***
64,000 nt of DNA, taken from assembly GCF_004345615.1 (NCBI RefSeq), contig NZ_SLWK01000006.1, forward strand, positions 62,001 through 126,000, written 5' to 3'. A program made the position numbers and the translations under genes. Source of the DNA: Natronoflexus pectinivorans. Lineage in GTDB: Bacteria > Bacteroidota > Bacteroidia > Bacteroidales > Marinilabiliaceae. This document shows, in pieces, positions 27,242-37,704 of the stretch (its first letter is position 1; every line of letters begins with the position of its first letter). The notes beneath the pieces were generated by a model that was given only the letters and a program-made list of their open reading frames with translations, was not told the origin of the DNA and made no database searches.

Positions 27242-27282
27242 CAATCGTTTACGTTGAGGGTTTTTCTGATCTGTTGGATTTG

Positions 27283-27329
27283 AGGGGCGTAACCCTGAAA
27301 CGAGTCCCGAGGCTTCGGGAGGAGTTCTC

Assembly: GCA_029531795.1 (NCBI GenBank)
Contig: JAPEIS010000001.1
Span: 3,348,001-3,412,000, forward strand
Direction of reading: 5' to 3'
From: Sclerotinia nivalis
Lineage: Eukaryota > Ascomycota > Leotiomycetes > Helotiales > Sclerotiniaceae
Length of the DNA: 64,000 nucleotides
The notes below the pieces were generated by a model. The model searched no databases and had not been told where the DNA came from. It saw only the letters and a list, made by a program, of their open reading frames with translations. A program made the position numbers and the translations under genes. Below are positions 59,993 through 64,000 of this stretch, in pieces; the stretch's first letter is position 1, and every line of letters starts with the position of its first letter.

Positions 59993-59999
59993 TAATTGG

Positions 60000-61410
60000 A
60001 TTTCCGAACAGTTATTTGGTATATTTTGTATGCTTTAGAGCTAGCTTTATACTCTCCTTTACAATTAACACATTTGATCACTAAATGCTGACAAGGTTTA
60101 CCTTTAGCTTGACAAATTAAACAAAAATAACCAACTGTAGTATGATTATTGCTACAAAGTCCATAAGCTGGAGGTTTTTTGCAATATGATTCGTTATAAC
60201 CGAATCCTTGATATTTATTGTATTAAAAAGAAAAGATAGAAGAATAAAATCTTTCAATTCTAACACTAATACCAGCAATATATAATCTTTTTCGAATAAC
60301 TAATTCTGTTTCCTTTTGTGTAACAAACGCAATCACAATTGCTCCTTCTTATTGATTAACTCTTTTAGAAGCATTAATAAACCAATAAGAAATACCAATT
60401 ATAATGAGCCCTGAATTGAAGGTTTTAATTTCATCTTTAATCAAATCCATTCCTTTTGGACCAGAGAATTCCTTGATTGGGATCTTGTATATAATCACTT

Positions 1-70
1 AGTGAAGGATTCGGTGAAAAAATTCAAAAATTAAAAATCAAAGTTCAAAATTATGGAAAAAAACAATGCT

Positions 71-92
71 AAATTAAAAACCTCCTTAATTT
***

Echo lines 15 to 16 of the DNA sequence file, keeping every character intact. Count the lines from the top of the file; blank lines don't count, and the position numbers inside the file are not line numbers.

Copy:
Positions 59993-59999
59993 TAATTGG